When New York officially banned hydraulic fracturing in late June 2015, many assumed the long-heated political debate was over and there would be no fracing in New York unless the courts overturned the ban. In less than a month, however, the energy industry has exposed a potential loophole in the ban with new proposals to use a waterless method to extract natural gas from shale formations.
After the ban, a group of five New York landowners near the Pennsylvania border signed an agreement allowing energy company Tioga Energy Partners to collect gas from roughly 53 acres collectively owned by the group. Tioga Energy Partners filed an application for a permit with the New York State Department of Environmental Conservation (DEC) in early July. DEC has not made a decision on the application to date, but the filing is already sparking new controversy over fracing in New York.
Unlike traditional high-volume hydraulic fracturing, which uses large amounts of water to fracture formations, the Tioga application proposes using propane gas suspended in a gel along with sand to fracture gas formations, hold them open, and release natural gas. After the formation is fractured, the gelled propane then flows back to the surface where it turns to gas and can be recaptured for later use. Because the Cuomo administration's ban focuses on the use and disposal of large amounts of water, proponents of the gelled propane method say that the ban does not cover this alternative type of well stimulation.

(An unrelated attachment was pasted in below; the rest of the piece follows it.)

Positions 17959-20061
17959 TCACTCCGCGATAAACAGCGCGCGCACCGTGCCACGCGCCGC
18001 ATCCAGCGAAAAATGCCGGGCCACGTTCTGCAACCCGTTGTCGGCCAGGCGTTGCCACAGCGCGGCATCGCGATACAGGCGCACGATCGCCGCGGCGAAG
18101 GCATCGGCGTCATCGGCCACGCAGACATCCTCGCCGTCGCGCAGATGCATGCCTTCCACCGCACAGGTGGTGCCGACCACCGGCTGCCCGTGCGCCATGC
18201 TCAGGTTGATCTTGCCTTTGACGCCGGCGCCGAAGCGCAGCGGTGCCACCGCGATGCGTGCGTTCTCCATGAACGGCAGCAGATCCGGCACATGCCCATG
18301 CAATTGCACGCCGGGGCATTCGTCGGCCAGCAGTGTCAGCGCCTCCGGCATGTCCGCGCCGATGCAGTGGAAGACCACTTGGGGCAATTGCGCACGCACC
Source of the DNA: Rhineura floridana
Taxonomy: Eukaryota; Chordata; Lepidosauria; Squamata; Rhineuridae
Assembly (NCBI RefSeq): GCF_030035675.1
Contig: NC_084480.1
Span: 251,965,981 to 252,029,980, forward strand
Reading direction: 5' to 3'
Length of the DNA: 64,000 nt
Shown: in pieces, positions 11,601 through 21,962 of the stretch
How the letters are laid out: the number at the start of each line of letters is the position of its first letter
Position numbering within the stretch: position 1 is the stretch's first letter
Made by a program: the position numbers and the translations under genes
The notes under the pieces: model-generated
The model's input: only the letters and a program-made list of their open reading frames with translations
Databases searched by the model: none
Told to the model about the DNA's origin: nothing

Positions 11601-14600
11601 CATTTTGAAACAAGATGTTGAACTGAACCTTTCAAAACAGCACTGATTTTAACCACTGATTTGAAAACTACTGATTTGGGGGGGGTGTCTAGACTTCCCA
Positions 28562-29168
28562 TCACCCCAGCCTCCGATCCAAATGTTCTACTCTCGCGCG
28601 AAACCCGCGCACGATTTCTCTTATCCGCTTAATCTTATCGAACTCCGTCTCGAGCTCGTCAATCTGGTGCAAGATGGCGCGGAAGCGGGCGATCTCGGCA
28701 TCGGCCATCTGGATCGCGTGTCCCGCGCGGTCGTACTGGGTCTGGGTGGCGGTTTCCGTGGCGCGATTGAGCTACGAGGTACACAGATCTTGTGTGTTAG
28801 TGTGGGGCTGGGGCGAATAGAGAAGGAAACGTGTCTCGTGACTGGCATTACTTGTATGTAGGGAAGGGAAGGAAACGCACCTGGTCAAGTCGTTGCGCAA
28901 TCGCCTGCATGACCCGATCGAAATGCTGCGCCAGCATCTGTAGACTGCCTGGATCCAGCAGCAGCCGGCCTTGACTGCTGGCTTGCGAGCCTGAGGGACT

Environmental groups reacted quickly to the proposal, condemning the method as dangerous and asking the DEC to ban propane fracing or conduct a thorough environmental review. According to environmentalists, the propane method creates risks of explosions and improper handling of flammable gas as it returns to the surface. Although propane gel fracing is not currently in widespread use, proponents of the method counter that it has safely been used to complete hundreds of wells in the U.S. and Canada.
It remains to be seen how the Cuomo administration will address this new proposal.
The content of this article is intended to provide a general guide to the subject matter. Specialist advice should be sought about your specific circumstances.